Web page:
Morel Moral: My Stuff & Stories May 21

fullsizeoutput_1fbeThere’s a myth about downsizing that goes something like, “Once you get rid of this stuff, you’ll never miss it.” So not true. Many times over the past five years, since I moved from an unreasonably larger home to a reasonably smaller one, I’ve had this inner dialogue:

Me: “Now where did I put [whatever] … ?”

Myself: “You’ve looked in all the likely places?”

I: “I’ll bet you gave it away.”

Me: “No. Never. Not me. It’s too precious.”

Myself: “Speaking for myself, it was probably time to let go of [whatever] …

I: “I’m not sure I can ever forgive myself for that.”

Me: “Don’t blame me!”

Just today this discussion ran through my head as I searched for my husband’s extensive collection of books on identifying, collecting, and cooking wild mushrooms. It all started when my friend Marilyn and I decided to hunt morel mushrooms this morning. It’d been years since I’d hunted morels, most certainly one of the world’s finest fungi. I relished the opportunity for us to be one in spirit with our late husbands, both of whom were aficionados of morel collecting and cooking.

After several hours, she’d found six, I’d found three, and the nine of them were so small they couldn’t cover a twenty-dollar bill. Which is exactly what I happily paid per pound later in the afternoon for freshly picked morels at the Farm Stand in Okanogan.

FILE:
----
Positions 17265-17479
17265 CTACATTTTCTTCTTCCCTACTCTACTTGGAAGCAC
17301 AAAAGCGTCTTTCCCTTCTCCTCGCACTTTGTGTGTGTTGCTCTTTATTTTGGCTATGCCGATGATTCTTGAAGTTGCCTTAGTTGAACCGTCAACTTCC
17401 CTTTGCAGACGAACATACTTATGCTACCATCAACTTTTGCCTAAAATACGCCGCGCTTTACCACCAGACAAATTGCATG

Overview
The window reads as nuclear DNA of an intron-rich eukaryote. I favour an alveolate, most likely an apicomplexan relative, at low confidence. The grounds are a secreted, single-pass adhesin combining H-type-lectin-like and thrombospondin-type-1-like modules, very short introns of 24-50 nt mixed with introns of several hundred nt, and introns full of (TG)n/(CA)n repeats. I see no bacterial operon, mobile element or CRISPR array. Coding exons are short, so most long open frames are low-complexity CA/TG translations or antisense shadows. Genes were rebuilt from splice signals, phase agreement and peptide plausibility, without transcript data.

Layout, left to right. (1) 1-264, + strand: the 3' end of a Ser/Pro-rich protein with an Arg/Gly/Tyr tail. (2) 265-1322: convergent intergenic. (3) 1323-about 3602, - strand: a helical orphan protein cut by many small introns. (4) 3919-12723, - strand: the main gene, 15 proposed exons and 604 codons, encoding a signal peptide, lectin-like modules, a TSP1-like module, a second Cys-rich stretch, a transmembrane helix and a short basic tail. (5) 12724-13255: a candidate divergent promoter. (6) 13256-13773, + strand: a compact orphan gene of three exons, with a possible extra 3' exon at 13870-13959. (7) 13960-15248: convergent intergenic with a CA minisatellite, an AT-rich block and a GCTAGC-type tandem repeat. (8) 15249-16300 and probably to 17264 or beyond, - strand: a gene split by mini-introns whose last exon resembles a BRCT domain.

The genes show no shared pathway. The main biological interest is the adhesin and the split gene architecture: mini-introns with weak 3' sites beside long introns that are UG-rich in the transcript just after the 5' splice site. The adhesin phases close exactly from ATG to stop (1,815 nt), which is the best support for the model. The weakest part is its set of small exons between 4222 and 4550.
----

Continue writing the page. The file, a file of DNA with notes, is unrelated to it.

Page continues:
Since I’d been thinking of nothing but morels all day, I drove home salivating. I thought about John’s books. Maybe I’d find a tantalizing recipe. Yet I couldn’t find the books on any of the obvious shelves. Had I betrayed him by giving away his beloved mushroom books?

I didn’t really need a recipe. Morels are utterly delicious just fried up in butter with maybe a tiny splash of wine. But how could I enjoy them in the midst of guilt, regret, and sorrow? Finally I remembered an obscure, high cupboard, reached by climbing a ladder. There were five books, our favorite five of John’s collection. They’d been hiding, just like morels like to hide from their hunters. I’ll spend a while thumbing through the books and then probably fry the morels in plenty of butter with a splash of wine.

(To celebrate my 75th birthday this month, I’m posting daily stories about the stuff I’ve acquired over a lifetime and can’t let go of. I invite you to consider the stories attached to the stuff you treasure—maybe even share them.)

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